Sen. Patty MurrayPatricia (Patty) Lynn MurrayPublic option fades with little outcry from progressives Senate GOP blocks bill to combat gender pay gap OVERNIGHT ENERGY: Biden suspends Arctic oil leases issued under Trump |  Experts warn US needs to better prepare for hurricane season | Progressives set sights on Civilian Climate Corps MORE (D-Wash.) has won a fourth term, according to the Seattle Times, which called the race Thursday evening.

Murray defeated Republican Dino Rossi, a former candidate for governor.

Rossi conceded the race. He said in a statement: "This evening, I called Senator Murray to offer my congratulations on her re-election to the U.S. Senate."

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After Rossi conceded, The Associated Press called the race for Murray.

Additional totals from King County, which houses Seattle, put Murray over the top, according to the Times's analysis.

Murray took about 68 percent of the nearly 70,000 votes counted there Thursday. The area was expected to break for the incumbent. Those votes widened her lead to more than 2 percentage points — or nearly 50,000 votes. That's up from her 14,000 vote Election Day lead.

Republican leaning Spokane and Clark counties gave Rossi additional votes but not enough to make up for Murray gains.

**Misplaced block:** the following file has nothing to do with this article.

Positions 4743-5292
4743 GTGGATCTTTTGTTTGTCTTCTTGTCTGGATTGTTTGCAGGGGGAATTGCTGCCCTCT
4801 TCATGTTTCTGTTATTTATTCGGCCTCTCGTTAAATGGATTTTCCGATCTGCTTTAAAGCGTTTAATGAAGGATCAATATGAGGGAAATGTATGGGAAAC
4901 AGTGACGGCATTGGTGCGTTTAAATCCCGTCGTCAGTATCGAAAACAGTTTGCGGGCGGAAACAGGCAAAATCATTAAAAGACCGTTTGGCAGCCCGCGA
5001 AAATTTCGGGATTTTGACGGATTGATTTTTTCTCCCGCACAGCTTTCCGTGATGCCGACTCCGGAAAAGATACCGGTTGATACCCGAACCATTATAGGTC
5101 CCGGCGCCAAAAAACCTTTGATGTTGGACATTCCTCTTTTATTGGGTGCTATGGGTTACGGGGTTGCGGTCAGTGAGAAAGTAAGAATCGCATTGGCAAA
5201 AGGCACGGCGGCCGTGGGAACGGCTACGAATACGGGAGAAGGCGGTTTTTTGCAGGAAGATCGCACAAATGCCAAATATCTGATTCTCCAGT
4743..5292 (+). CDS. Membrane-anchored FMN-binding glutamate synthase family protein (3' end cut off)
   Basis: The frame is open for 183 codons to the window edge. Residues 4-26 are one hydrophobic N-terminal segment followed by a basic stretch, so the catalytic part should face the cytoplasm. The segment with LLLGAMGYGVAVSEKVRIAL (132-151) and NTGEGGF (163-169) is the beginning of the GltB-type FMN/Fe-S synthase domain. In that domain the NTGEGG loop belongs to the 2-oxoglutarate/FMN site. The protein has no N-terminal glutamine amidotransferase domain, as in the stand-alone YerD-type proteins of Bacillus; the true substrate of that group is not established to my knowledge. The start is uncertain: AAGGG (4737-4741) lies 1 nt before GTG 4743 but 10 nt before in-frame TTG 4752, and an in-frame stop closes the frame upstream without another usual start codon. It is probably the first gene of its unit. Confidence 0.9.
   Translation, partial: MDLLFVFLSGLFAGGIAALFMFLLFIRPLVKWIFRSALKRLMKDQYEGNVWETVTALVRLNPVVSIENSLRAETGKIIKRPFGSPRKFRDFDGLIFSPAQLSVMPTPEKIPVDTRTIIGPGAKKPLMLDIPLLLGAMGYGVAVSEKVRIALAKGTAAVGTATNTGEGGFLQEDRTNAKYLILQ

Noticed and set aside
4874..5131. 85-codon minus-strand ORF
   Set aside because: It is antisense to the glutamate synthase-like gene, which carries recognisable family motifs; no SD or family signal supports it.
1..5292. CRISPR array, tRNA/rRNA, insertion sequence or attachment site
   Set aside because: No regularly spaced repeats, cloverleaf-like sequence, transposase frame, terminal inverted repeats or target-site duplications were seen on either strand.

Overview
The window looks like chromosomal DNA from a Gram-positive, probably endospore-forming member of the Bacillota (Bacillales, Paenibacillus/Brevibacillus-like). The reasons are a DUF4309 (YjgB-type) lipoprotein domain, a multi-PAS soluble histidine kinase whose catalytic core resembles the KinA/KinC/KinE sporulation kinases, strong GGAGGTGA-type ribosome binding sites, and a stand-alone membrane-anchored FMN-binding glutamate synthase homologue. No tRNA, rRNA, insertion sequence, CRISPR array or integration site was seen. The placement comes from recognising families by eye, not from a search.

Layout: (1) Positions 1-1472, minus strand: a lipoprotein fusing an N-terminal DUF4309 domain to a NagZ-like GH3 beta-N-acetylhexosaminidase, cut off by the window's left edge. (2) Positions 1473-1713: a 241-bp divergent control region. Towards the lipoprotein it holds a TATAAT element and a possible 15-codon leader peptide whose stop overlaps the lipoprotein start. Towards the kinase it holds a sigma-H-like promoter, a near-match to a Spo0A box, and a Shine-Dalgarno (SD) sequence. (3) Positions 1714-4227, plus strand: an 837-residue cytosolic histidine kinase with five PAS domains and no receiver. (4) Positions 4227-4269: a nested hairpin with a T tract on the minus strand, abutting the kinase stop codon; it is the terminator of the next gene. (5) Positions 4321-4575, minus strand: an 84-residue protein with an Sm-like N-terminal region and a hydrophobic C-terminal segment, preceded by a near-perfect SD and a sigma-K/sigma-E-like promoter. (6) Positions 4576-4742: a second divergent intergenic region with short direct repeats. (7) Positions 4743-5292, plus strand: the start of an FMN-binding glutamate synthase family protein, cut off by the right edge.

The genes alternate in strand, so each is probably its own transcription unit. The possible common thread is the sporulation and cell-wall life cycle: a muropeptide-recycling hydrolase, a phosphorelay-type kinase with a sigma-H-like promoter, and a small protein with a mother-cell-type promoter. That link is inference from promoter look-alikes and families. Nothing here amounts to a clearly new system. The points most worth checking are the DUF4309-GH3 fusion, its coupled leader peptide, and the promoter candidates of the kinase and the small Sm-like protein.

According to a Seattle Times analysis, Rossi would need to get about 54 percent of the estimated 591,000 uncounted ballots statewide to overcome Murray's lead.

The Washington race was the last chance for Republicans to gain a Senate seat this cycle. Colorado was called Wednesday for Democratic incumbent Michael BennetMichael Farrand BennetDemocrats make full-court press on expanded child tax credit Congress needs to fix the broken market for antibiotic development Schumer vows to only pass infrastructure package that is 'a strong, bold climate bill' MORE. The only outstanding Senate race is in Alaska, where Sen. Lisa MurkowskiLisa Ann MurkowskiSchumer vows next steps after 'ridiculous,' 'awful' GOP election bill filibuster Murkowski to vote 'no' on voting rights bill White House advisers huddle with Senate moderates on infrastructure MORE leads Republican Joe Miller. Murkowski ran as a write in after Miller beat her in the GOP primary but said she will stay a Republican if she wins. Democratic nominee Scott McAdams was running in a distant third and conceded. The final outcome is not expected to be known for weeks as legal challenges to the write-in ballots are expected.

Republicans picked up a total of six Senate seats this cycle.

— This post was updated at 9:14 p.m. and 9:35 p.m.